The Division of Occupational and Professional Licensing, also known as DOPL, is one of seven agencies within the Utah Department of Commerce. DOPL's mission is twofold: protect the public and enhance commerce through licensing and regulation.
DOPL is legislatively charged to administer and enforce specific laws related to the licensing and regulation of certain occupations and professions. The majority of these statutes are located in Utah Code Title 58.
Currently, DOPL issues licenses in approximately 60 categories of licensure. Additionally, the majority of these license categories include several individual license classifications. For example, within the nursing profession, licenses can be obtained for an LPN, RN, CRNA, APRN, or CNM. Annually, DOPL reviews an average of over 43,000 new applications and processes approximately 109,000 renewal applications.
To fulfill its responsibilities, DOPL's efforts are organized into two primary functions: licensing and investigations. DOPL also houses several independent programs related to its licensing and investigative functions. DOPL is headed by a division director who is appointed by the Department of Commerce's Executive Director with the Governor's approval.
Within DOPL's licensing function, responsibilities are divided among seven bureaus focused on the regulation of similar groups of occupations and professions. Each bureau is headed by a bureau manager who is assisted by a board secretary, two or more licensing specialists, and in some cases, several auditors or other licensing or compliance specialists. The staff of each bureau is responsible for processing license applications, answering questions, and responding to other inquiries for each profession within its respective bureau.
Professional licensure requires each applicant to meet some minimum standard for his or her respective occupation or profession. Policies are developed by the licensing boards and DOPL to determine which applications are reviewed and which applicants are interviewed by the respective boards. If the board is not involved in either review, clear-cut requirements are evaluated by DOPL's licensing staff before a license is granted to the applicant.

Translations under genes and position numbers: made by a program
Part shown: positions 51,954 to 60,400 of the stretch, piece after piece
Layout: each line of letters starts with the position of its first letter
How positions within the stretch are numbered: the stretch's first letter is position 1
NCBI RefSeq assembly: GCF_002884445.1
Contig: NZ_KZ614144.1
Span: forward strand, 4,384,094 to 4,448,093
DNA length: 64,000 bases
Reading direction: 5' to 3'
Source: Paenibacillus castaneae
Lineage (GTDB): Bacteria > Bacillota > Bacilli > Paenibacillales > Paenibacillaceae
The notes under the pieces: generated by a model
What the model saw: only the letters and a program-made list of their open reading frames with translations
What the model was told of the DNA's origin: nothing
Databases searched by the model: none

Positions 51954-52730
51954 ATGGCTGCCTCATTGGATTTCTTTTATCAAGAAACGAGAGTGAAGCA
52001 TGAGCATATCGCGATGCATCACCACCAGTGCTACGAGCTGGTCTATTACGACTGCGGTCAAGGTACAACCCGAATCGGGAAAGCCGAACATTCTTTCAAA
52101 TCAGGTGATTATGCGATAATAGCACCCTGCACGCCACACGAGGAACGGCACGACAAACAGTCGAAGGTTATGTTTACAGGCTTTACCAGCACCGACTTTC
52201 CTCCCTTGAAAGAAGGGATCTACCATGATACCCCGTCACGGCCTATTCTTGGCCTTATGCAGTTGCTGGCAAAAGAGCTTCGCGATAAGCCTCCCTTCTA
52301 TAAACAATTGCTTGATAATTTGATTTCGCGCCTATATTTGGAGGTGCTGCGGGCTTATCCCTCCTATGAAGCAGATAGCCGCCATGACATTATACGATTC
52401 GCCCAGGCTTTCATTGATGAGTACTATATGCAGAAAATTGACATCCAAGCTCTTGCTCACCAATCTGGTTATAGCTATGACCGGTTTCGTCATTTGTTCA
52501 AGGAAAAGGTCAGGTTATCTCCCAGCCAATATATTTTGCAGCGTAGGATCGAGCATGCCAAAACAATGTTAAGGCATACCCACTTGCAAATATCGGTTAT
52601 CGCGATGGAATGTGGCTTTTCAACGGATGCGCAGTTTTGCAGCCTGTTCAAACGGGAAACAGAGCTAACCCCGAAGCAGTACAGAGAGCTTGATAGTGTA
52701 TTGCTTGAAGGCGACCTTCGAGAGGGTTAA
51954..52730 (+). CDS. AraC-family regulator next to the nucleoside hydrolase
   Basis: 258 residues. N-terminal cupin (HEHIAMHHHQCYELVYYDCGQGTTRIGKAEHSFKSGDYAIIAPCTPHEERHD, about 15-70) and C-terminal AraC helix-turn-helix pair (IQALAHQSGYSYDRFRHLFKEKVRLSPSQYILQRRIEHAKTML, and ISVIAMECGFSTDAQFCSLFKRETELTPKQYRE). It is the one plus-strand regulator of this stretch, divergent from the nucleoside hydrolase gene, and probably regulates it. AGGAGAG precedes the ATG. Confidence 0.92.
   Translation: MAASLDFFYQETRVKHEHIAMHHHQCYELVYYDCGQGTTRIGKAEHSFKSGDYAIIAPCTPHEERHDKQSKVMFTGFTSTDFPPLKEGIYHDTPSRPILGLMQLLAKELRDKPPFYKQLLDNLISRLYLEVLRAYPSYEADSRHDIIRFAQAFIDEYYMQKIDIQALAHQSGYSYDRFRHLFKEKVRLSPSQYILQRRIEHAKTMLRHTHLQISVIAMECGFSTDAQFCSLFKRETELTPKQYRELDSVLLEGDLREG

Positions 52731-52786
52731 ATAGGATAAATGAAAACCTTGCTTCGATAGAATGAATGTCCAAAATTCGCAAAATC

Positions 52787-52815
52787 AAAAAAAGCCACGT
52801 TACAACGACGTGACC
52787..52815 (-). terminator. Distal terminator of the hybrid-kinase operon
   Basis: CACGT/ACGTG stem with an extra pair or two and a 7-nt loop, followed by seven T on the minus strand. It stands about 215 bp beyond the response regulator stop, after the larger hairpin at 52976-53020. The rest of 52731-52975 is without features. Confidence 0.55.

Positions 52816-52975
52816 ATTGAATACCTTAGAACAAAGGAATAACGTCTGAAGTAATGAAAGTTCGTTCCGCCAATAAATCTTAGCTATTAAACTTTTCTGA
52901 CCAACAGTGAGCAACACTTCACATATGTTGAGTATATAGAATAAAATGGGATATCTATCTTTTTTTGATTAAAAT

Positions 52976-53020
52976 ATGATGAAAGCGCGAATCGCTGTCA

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DOPL is legislatively responsible to investigate all unlawful and unprofessional practices as detailed in statute or rule that are performed within its regulated occupations and professions.
DOPL's Bureau of Investigations is comprised of approximately 30 investigators who are trained and experienced in investigative procedures. Many of DOPL's investigators are retired law enforcement officers from jurisdictions throughout the state and country. DOPL's investigators and in-house legal counsel work closely with the Utah Attorney General's Office, which provides DOPL with legal assistance for licensure and investigative functions.
Upon receipt of a complaint of unprofessional or unlawful conduct, investigative personnel enter the information into a computerized database. Complaints are not only posted for immediate investigative purposes, but also for analyzing long-term patterns of behavior. Complaints are confidential in nature and are not generally available to the public. However, in certain situations, the information contained in a complaint may be shared with other governmental agencies — if the other agency demonstrates a legal basis for the sharing of the information.
Complaints are reviewed by DOPL's chief investigator or by an investigative supervisor who determines its priority for investigation. At times, however, DOPL is legally unable to investigate or take action on a complaint due to lack of authority or jurisdiction. It may also be determined that the complaint would be better handled by another agency. In either situation, the complaint would be referred to the appropriate agency for review.